# Simple (?) question regarding the "&&" and "and" operators

Hi,

why is

a = Something.new
b = Something.new

a and b

=> b

?

I would expect it to return true.
Same thing goes for the && operator

Regards
Philip

Philip MÃ¼ller wrote:

a and b

=> b

?

I would expect it to return true.

The pseudo-code for and basically looks like this:
a and b =
if a: b
else: a
This means that if a or b evaluate to a something that counts as false,
then
the whole expression will also evaluate to something that counts as
false.
And if neither of them do, then the whole expression will evaluate to
something that counts as true. So for if-conditions etc. the expression
will
work as expected.
The reason that it returns a/b and not true/false is that
a) there are very few cases where you need the value to be an explicit
boolean
b) there are quite a few cases where returning a/b is more meaningful
and/or
useful than just returning true/false (though that’s more the case for
“or”
than “end”. Example: foo = ARGV[0] or default_value).

HTH,
Sebastian

On Fri, 17 Apr 2009 17:25:37 +0200, Sebastian H.
[email protected] wrote:

Example: foo = ARGV[0] or default_value).

Thanks,
ruby can be different to understand sometimes for someone coming from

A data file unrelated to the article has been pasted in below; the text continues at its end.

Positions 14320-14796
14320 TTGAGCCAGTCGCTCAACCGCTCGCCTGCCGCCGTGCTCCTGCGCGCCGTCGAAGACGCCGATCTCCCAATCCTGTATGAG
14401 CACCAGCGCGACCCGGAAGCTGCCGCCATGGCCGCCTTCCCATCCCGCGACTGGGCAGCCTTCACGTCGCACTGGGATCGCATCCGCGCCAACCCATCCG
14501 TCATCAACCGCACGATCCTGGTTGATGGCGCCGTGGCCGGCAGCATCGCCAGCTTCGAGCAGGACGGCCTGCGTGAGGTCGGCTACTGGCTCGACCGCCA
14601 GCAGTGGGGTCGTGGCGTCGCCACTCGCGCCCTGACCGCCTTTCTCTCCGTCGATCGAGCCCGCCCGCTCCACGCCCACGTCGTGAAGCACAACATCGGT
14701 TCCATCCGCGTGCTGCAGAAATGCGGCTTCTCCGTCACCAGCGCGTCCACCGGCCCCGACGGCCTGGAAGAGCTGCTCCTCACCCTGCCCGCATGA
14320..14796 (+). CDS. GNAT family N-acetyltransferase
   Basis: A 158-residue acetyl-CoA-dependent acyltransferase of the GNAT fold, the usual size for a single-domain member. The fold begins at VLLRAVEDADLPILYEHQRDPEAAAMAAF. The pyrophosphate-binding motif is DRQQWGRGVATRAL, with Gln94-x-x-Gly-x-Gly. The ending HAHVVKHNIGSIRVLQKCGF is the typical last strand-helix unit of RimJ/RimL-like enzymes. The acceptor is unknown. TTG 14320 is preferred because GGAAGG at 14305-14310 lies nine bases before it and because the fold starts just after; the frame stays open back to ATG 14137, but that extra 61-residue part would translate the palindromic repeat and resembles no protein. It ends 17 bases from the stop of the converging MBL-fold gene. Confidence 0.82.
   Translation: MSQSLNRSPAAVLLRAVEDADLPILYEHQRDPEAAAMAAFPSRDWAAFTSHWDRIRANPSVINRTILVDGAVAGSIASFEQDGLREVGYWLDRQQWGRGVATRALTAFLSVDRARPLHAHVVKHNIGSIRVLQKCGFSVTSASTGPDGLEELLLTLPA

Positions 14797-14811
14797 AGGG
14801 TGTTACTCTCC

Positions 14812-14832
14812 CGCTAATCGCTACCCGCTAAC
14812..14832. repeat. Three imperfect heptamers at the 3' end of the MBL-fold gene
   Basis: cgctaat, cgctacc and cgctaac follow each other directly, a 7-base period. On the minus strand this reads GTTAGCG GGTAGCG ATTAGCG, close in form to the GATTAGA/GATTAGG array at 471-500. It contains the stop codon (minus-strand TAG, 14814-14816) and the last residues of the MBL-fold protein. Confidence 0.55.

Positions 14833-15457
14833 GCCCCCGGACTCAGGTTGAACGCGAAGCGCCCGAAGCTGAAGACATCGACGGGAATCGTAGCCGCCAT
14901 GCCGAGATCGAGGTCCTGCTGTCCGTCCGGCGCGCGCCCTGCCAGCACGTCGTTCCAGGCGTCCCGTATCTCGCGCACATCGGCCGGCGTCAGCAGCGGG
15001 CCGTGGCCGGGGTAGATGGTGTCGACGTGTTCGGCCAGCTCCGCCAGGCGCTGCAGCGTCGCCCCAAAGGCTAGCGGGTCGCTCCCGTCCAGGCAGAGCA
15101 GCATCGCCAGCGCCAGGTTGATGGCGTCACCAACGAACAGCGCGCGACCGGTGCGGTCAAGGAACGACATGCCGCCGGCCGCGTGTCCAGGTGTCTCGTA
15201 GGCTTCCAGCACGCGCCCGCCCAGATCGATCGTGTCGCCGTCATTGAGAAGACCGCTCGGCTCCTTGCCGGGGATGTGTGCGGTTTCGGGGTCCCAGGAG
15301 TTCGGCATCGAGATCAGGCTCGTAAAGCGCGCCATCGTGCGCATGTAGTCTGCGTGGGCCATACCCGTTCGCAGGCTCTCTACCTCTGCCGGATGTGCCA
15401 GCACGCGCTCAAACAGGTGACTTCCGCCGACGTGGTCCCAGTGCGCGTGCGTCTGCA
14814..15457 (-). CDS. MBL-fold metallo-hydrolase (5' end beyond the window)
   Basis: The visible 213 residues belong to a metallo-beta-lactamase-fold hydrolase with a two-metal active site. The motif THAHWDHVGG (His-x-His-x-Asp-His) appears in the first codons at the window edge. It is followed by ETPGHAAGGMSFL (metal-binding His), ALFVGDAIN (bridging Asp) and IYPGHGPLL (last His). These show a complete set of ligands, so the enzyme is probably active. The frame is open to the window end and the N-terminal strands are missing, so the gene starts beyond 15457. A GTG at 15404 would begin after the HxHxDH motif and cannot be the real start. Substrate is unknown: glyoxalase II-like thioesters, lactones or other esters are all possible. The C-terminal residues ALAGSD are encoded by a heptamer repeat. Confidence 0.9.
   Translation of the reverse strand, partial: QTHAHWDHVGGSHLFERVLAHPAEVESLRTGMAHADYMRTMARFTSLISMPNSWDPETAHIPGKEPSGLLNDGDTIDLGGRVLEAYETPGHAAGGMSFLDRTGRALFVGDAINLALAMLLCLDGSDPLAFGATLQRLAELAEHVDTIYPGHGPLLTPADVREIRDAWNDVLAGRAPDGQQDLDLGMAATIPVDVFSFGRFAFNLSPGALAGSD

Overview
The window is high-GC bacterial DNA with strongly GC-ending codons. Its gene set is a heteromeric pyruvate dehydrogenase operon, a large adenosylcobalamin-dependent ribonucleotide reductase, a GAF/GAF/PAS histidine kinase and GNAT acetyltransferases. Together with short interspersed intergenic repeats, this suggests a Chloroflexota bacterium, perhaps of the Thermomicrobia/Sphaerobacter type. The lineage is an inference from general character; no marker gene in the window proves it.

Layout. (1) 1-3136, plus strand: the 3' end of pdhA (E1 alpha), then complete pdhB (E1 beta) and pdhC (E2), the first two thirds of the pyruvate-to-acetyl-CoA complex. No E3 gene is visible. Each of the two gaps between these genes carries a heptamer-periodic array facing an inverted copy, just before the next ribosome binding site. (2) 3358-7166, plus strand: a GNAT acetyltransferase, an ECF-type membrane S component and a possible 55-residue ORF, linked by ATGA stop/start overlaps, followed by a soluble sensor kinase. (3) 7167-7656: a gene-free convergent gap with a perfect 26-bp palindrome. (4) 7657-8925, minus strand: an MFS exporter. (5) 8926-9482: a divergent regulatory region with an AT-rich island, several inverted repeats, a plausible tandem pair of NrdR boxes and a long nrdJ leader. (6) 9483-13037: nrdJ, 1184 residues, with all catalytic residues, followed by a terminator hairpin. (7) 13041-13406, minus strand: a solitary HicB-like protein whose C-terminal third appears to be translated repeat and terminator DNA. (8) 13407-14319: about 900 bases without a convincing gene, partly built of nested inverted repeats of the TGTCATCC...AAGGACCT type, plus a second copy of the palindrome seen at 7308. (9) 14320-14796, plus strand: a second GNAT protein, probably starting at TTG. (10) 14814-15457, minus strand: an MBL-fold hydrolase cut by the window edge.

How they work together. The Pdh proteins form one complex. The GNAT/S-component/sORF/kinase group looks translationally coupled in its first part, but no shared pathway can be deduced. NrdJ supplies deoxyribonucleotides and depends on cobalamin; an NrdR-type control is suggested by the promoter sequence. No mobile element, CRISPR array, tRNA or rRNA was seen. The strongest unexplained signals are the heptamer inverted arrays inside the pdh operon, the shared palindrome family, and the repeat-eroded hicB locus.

c/c++.

Sebastian H. wrote:

foo = ARGV[0] or default_value

Be careful. “or” has low precedence!

irb(main):001:0> default_value = 12
=> 12
irb(main):002:0> foo = ARGV[0] or default_value
=> 12
irb(main):003:0> foo
=> nil
irb(main):004:0> foo = ARGV[0] || default_value
=> 12
irb(main):005:0> foo
=> 12

On 17.04.2009 20:47, Philip Müller wrote:

On Fri, 17 Apr 2009 17:25:37 +0200, Sebastian H.
[email protected] wrote:

Example: foo = ARGV[0] or default_value).

Thanks,
ruby can be different to understand sometimes for someone coming from
c/c++.

Yes, maybe. But if you get the hang of it you will see how useful this
is. Actually what the expression returns is a value which is “true”
equivalent, i.e. you can do things like

if a && b
puts “both set”
end

But also, and this is where the fact is handy that one of the values is
returned (the first non false and non nil in this case):

x = a || b

In C/C++ you might have to do something like

x = a == NULL ? b : a;

or maybe just

x = a ? a : b;

(My C has become a bit rusty.)

Kind regards

robert